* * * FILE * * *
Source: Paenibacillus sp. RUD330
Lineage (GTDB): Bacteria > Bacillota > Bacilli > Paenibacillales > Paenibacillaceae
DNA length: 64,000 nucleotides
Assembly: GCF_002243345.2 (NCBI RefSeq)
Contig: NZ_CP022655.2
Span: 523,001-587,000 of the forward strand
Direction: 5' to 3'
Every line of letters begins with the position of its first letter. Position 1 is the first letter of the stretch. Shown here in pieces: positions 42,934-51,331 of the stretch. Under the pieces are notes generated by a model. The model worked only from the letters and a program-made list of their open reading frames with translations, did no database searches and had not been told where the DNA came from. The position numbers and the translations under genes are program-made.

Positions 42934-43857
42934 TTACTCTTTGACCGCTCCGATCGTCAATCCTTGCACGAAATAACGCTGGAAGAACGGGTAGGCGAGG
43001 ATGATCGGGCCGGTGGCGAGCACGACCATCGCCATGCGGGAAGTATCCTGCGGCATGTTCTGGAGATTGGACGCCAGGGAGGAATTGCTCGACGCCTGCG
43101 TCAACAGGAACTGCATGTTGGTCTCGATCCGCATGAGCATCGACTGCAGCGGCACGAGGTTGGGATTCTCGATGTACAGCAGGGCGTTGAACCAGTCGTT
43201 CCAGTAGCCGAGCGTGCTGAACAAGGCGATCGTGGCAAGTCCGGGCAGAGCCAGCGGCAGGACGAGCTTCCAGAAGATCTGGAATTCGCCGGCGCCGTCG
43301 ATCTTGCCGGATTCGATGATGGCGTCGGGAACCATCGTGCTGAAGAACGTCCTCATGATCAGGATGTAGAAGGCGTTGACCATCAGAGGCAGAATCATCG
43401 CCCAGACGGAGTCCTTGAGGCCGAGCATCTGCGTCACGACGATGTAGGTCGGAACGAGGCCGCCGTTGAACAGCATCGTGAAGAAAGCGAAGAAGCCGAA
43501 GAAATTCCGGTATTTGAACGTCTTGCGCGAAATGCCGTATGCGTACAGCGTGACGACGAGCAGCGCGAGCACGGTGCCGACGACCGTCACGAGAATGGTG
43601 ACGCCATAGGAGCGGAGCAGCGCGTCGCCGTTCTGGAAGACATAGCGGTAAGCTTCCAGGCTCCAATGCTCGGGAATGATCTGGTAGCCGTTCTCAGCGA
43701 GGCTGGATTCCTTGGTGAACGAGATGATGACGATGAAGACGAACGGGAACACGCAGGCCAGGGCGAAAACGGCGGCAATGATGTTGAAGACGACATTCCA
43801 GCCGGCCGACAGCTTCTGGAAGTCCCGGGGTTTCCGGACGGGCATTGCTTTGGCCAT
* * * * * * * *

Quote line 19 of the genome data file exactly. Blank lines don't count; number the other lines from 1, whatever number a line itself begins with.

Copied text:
43801 GCCGGCCGACAGCTTCTGGAAGTCCCGGGGTTTCCGGACGGGCATTGCTTTGGCCAT